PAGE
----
Looking to do something purely Colorado-spiritual on Easter morning?
John Meyer, the Denver Post's outdoors reporter, an expert on pretty much all-things outdoors, shares his Colorado Easter morning secret: moonlight skiing (make sure to wear a headlamp) from Vail Pass to Shrine Pass to catch the Easter sunrise. Shrine Pass offers a 360-degree panorama at 11,200 feet.
Meyer describes the sunrise: "Then, as I drank in the stunning beauty of the scene at my spot just a few feet off the trail on Shrine Pass, sunbeams exploded over the peaks to the east, creating a scene of indescribable beauty and peace. And I had it all to myself."
Keep in mind, Meyer is also a member of the Colorado Ski & Snowboard Hall of Fame and the Colorado Running Hall of Fame, so there may be a reason he had that scene "all to [him]self." Even if his annual Easter pilgrimage isn't your speed, he sure makes it sound worthwhile (maybe, someday)! With the moon cycles ever in favor of Colorado Easter sunrises (with the exception of an overcast morning), anyone can experience this moonlit/sunrise adventure every Easter as long as you're willing and able to go for a 4-mile ski trek at 0-dark-thirty. Meyer explains:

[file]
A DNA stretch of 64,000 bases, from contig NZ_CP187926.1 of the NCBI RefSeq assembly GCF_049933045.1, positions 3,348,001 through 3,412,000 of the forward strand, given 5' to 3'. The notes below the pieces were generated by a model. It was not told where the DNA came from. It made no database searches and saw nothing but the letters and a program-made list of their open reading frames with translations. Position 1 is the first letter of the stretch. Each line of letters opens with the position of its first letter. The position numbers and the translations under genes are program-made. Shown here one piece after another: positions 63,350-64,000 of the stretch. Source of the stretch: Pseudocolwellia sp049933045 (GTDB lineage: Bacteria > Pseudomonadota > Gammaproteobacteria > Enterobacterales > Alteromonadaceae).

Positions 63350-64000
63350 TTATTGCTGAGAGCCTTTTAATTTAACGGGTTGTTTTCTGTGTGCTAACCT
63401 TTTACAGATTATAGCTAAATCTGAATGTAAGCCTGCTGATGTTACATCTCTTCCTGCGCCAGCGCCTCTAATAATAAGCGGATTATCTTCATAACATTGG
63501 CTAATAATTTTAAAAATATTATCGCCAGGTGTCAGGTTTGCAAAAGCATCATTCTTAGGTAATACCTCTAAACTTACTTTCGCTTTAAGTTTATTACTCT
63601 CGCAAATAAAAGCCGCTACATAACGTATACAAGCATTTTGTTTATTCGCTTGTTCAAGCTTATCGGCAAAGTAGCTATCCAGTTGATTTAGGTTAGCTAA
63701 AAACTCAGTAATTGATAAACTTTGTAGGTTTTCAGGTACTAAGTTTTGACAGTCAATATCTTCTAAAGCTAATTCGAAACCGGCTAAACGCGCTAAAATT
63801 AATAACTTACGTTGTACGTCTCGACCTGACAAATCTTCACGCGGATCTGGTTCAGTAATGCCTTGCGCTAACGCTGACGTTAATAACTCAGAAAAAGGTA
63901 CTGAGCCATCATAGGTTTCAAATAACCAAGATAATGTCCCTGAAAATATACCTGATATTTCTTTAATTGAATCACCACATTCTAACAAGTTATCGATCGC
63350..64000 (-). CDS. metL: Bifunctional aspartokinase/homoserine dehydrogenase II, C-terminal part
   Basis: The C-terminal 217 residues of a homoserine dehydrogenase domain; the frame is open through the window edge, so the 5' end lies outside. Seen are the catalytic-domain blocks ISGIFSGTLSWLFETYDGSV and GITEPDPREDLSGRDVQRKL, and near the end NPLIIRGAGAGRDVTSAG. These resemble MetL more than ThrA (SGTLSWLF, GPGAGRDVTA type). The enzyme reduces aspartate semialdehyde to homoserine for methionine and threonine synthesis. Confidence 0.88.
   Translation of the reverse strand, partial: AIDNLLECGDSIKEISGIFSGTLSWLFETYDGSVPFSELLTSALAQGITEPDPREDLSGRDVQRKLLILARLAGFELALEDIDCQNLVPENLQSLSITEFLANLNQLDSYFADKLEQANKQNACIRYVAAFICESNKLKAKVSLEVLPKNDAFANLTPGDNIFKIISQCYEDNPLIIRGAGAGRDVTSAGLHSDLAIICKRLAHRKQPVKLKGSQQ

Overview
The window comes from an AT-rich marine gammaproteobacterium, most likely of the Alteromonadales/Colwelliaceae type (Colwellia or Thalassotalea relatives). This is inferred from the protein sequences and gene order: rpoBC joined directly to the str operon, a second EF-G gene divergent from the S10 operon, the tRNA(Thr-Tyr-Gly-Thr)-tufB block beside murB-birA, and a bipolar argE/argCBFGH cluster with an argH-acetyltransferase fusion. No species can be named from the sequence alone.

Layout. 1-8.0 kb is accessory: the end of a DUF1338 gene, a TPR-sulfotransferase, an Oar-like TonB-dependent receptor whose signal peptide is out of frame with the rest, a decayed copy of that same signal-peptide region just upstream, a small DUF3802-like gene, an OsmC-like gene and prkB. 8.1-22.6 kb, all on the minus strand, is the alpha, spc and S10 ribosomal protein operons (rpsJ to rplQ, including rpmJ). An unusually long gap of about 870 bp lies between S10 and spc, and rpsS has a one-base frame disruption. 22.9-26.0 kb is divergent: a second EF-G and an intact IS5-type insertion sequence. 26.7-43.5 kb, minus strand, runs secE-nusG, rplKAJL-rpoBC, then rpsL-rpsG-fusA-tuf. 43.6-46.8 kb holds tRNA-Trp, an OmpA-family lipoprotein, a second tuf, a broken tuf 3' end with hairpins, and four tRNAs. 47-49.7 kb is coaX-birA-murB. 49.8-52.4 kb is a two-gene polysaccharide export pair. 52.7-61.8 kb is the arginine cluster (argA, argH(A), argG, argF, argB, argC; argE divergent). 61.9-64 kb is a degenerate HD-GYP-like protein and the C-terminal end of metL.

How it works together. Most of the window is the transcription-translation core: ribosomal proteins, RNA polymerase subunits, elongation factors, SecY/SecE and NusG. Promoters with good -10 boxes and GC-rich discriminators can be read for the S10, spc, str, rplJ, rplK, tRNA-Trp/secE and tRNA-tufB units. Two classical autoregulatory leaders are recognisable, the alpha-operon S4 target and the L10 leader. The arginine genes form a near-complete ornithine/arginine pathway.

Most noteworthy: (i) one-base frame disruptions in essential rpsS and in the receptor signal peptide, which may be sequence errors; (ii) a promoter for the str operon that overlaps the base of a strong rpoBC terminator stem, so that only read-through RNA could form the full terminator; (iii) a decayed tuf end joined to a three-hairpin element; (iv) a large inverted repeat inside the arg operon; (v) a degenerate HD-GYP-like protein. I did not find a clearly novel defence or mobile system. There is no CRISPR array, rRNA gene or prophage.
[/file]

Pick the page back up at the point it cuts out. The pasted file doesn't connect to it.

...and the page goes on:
"Easter always occurs a week or less after a full moon, and because it follows the full moon by a matter of days, the moon is always in the predawn sky when the sun rises on Easter. The fewer days there are between the full moon and Easter, the lower the moon will be in the western sky."
If you are considering following in Meyer's ski tracks, the summitpost.org website notes the following for the Shrine Mountain and Wingle Ridge via Vail Pass route:
- Route Type: Hiking, Mountaineering, Skiing
- Season: Spring, Summer, Fall, Winter
- Time Required: A long day
- Difficulty: Class 2
You can also check the availability to book a hut at Shrine Mountain Inn huts.
If you're game to do this in 2021, Easter falls on April 4. Easter sunrise will be 6:38 a.m.
Let us know in the comments if you plan to make it to the summit on Easter morning. Give our regards to Meyer.